A Higher Source of Comfort
Is it not from the mouth of the Most High that good and bad come?(Lamentations 3:38)
Lamentations 3:37-38 is a Scripture passage that offends many people. They find it difficult to accept that both calamities and good things come from God. People often ask the question, “If God is a God of love, how could He allow such a calamity?” But Jesus Himself affirmed God’s sovereignty in calamity when Pilate said to Him, “Do you not know that I have authority to release you and authority to crucify you? “ Jesus replied, “You would have no authority over me at all unless it had been given you from above.”(John 19:10-11) Jesus acknowledged Gods sovereign control over His life.
Because God’s sacrifice of His Son for our sins is such an amazing act of love toward us, we tend to overlook that it was for a Jesus an excruciating experience beyond all we can imagine. It was for Jesus in His humanity a calamity sufficient to cause Him to pray, “My Father, if it be possible, let this cup pass from me.” But He did not waver in His assertion of God’s sovereign control as He prayed, “not as I will but as you will. “(Matthew 26:39)
Rather than being offended over the Bible’s assertion of Gods sovereignty in both good and calamity, believers should be comforted by it. Whatever our particular calamity or adversity may be, we may be sure that our Father has a loving purpose in it. As King Hezekiah said, “Behold it was for my welfare that I had great bitterness.”(Isaiah 38:27) God does not exercise His sovereignty capriciously but only in such a way as His infinite love deems best for us. Jeremiah wrote, “Though he cause grief, he will have compassion according to the abundance of his steadfast love; for he does not willingly afflict or grieve the children of men.” (Lamentations 3:32-33)
Jeremiah in chapter 18 tells of going down to the potters house to watch the potter make vessels. He observes the potter placing a lump of clay on the wheel and beginning to spin the wheel to shape the vessel. Jeremiah notes that in that particular vessel a flaw was discovered. So the potter breaks it down back into the lump and begins again remaking a vessel. Jeremiah tells us that the flaw was found while the vessel was on the wheel and in the hands of the potter. This story illustrates the working of God with us. When we come to God we are nothing more than a lump of clay. I know this thought bothers us because we feel and are told that we are something special, but the truth is until God puts us on His wheel and begins to shape us into His vessel we are nothing more than clay. Everything in this life will vanish one day. All the buildings we build, machinery we invent, every item that has been invented, created and manufactured will disappear. Archeology supports this with their finds. Great civilizations of the past have only left bits of their creations and most of that is stone or some other substance not easily decayed. Their cities are gone, most of their buildings are gone and much of their knowledge has gone into obscurity. Just clay that returns back to the earth. In this picture we find the potter represents God who picks up a lump of clay from the pile. Nothing special about it, just ordinary clay. What will shape it into a useable vessel is determined by the potter. The clay has no say in the matter. Paul in using these vessels as illustration, tells us that some vessels are made as beautiful, incredible works of are to be seen and to serve in highly honored places. Others are more plain and serve frequently as common vessels of use. It is God who decides where we fit and what is our use in His kingdom. As Jeremiah observes, a flaw becomes apparent. It apparently was already in the clay but wasn’t seen until the shaping of the vessel by the potter began. In the same way as God shapes our souls, adversity and struggle doesn’t create flaws; they reveal them. So God in His grace allows calamity and adversity to bring the debris to the surface so it can removed. Many think that once a flaw surfaces, the clay can’t be used. It’s ready for the discard pile. But God, the potter breaks down the vessel, digs out the imperfection, wets the clay with the water of the Holy Spirit, puts it back on the wheel and begins to shape it all over again. Jeremiah uses these powerful words, “He made it again another”. That may not make sense so I’ll try to explain. The first vessel made from the clay was flawed so it was crushed back into the shapeless lump of clay. So that vessel no longer existed. The lump of clay was them put back on the potters wheel, water applied to make it pliable, the wheel begins to spin and another vessel begins to be shaped from the same clay. What an amazing a God who loves us so. You may be like many who feel like that life is spinning out of control. You may feel like you’re losing your grip on sanity. All around you may be troubles and trials and it may feel like Satan is going to destroy you. Look under the table and see your Heavenly Father’s foot on the wheel. He knows how much spin you need and how much you can stand so every so often He stops the wheel, dips His hands into the water of the Holy Spirit and saturates you till your cup overflows and makes you ready for the next spin. Paul in his request to have the thorn removed is told, “My grace is sufficient”. Unlike Satan who works to destroy, when a God allows calamity or adversity, He does so to build us up into useable vessels. So if life feels hard right now, rest in the hands of the Potter. He will complete what He has begun.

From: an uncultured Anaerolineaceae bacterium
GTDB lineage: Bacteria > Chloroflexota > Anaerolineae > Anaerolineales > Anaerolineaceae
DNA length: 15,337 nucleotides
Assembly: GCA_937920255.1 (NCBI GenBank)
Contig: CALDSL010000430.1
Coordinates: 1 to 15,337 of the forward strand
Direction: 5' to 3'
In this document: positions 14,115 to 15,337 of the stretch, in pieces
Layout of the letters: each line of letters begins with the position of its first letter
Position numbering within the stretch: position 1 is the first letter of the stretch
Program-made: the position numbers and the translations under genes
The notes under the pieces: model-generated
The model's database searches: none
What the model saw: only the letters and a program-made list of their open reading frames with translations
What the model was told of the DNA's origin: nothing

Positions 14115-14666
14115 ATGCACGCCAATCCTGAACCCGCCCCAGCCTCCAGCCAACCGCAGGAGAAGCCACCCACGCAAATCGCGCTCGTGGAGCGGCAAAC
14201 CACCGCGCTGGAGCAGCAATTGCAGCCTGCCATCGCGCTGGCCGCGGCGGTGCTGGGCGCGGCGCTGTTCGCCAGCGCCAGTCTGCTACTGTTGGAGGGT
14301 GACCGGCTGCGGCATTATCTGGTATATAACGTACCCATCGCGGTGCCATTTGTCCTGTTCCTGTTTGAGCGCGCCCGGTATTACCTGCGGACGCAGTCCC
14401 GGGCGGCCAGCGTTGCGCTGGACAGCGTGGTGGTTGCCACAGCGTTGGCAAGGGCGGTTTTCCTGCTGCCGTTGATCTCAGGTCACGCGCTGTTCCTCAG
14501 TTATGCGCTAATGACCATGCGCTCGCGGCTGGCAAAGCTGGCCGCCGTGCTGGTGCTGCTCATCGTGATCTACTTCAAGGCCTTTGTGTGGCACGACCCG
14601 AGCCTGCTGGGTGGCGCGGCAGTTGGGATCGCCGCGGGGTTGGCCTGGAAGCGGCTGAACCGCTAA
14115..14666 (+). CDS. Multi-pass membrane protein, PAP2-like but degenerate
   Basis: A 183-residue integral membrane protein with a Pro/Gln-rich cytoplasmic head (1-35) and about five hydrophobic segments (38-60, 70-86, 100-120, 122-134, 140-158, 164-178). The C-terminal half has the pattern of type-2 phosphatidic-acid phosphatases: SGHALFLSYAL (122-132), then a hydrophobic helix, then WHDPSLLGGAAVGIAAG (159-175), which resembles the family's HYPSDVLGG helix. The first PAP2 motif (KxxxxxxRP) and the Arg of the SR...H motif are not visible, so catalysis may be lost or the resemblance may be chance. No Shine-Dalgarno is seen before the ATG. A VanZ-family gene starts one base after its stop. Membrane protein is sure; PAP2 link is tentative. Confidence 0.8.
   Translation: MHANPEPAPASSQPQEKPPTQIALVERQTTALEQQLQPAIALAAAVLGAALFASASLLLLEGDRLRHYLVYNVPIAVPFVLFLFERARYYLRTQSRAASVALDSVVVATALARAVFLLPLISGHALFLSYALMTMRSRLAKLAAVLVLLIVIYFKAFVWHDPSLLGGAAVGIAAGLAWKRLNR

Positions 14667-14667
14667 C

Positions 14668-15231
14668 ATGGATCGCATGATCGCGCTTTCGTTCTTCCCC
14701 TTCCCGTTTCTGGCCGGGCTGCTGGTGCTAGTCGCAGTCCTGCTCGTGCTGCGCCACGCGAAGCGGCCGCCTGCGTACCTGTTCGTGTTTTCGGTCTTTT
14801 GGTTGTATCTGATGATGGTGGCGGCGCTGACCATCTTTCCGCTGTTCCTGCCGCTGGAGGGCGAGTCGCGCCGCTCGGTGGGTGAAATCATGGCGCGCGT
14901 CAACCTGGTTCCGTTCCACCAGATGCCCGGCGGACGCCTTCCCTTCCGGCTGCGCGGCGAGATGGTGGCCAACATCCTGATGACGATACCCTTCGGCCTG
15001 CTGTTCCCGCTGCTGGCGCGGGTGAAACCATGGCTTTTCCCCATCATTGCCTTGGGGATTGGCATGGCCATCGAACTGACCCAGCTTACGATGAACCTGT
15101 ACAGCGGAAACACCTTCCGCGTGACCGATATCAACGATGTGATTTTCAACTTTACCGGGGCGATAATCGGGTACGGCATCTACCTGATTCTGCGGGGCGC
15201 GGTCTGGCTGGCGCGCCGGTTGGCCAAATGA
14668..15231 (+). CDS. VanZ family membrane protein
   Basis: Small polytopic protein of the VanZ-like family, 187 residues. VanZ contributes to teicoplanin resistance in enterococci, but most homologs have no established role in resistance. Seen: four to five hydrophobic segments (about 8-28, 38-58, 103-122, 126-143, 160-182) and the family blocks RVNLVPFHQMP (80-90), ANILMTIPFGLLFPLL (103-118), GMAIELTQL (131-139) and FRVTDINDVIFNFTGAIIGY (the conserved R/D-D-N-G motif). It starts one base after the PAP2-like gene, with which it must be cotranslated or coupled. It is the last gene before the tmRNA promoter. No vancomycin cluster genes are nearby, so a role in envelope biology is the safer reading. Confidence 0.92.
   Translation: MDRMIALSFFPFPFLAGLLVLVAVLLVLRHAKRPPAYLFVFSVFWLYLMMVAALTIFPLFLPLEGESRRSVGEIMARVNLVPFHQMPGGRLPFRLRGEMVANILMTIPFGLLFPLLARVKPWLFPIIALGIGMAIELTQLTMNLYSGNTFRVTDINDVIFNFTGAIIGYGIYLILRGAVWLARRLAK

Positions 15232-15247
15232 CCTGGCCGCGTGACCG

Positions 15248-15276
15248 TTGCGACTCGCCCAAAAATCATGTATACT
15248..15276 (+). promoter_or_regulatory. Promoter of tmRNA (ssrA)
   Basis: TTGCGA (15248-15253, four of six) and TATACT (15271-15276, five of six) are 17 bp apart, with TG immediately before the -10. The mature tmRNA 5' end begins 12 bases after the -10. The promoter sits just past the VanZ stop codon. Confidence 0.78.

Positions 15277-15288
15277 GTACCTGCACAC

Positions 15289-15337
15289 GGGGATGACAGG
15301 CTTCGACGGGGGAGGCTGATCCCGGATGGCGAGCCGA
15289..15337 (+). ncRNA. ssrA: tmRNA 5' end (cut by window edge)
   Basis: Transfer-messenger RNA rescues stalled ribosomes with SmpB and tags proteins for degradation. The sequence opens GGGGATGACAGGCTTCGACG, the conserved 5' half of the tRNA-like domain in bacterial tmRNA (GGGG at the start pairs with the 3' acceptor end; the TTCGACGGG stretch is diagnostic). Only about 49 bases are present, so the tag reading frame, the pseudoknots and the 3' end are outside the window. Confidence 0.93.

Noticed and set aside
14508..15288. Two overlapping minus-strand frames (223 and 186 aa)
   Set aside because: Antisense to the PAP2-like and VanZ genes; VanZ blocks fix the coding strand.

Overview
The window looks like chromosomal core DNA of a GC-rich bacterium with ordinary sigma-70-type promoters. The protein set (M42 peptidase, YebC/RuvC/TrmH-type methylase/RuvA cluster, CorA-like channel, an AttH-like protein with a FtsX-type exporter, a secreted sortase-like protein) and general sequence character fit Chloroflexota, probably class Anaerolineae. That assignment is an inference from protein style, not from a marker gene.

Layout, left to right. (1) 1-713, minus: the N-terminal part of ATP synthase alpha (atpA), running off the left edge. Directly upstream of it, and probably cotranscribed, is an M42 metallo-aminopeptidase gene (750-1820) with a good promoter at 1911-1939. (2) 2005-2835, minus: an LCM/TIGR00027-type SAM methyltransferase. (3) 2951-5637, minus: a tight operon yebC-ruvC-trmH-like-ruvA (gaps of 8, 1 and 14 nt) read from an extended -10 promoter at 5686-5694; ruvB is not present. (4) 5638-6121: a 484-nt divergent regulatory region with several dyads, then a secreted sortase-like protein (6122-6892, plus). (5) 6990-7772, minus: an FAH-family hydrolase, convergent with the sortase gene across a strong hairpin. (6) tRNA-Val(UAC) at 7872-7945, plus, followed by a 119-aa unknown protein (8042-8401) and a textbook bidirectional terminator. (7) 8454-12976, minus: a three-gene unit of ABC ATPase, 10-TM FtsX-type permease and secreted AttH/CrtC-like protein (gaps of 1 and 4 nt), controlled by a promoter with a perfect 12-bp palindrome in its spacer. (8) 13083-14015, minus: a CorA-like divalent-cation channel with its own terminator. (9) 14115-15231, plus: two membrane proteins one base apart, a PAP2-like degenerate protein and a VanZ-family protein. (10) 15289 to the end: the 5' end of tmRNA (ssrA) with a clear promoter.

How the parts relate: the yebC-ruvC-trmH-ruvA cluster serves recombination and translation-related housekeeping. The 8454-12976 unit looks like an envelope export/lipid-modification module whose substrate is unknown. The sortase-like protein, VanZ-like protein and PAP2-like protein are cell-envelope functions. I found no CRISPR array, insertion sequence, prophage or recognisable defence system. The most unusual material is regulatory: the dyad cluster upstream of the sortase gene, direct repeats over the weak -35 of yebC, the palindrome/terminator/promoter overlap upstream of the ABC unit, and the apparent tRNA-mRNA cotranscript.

Dr. John Thompson